2.5 - Don't Use That - Own Your Distortion

There’s no easy way to self-edit. Few people want to face their own work and ask: how can I make this better?

Sometimes editors can be expensive. Giving your work to a friend or family member doesn’t always mean you’re going to get the feedback you’re after. When you’re working alone, I find it helps to come up with an arbitrary rule.  

My rule: don’t use “That.” As I self-edit work, I challenge myself to remove “that” as often as I can. Not just cut, but delete. Most of the time, “that” exists in excess - it can be flat out deleted with no change to the sentence. Other times, you may need to do a little rewriting to make the sentence work without using “that.” 100% of the time, the sentence is exponentially better.

Sometimes, though, “That” must persist. When the extraneous “thats” have been removed, the remainders are far more potent.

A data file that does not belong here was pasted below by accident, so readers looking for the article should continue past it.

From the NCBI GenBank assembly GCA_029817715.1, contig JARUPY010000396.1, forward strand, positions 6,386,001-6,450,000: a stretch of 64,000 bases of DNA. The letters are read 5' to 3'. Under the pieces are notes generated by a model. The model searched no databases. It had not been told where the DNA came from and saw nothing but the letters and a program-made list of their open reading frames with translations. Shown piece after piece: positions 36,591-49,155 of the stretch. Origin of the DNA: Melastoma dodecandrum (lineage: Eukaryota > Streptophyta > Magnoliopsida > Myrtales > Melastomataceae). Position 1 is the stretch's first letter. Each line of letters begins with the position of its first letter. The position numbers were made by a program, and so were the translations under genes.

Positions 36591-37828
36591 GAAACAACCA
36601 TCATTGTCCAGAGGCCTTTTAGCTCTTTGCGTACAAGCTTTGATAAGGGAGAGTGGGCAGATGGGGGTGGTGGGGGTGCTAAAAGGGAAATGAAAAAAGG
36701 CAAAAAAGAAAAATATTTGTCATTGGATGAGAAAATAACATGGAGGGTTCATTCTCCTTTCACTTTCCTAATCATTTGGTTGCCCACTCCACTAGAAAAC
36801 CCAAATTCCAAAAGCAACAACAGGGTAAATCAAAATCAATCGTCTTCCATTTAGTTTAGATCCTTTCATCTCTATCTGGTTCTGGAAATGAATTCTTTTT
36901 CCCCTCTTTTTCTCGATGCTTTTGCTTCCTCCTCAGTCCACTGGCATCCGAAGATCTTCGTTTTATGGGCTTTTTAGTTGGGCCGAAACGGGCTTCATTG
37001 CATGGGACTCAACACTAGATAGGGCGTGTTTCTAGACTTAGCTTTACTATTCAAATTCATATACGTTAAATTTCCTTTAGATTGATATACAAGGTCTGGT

Create a completely arbitrary rule for yourself as you work through your edits and see what happens.

Maybe you edit so everything is presented in the third person, or the present tense. Edit out all of the commas. Or, add in more commas. Make it weird - what happens if no sentence is longer than eight words? 

What happens if every sentence has at least eight words? 

Self-editing with arbitrary rules forces you to step outside your usual style and forces you to adopt another mindset outside of who you are as a writer. Everyone writes differently; everyone reads differently. Arbitrary rules are a way to put on a different pair of lenses and consider someone else’s distortion. 

The result of the arbitrary rules need not stick to the final publication. This is just an exercise. It is a way to keep you on your toes as you review your work. It is a way to grow your writing style.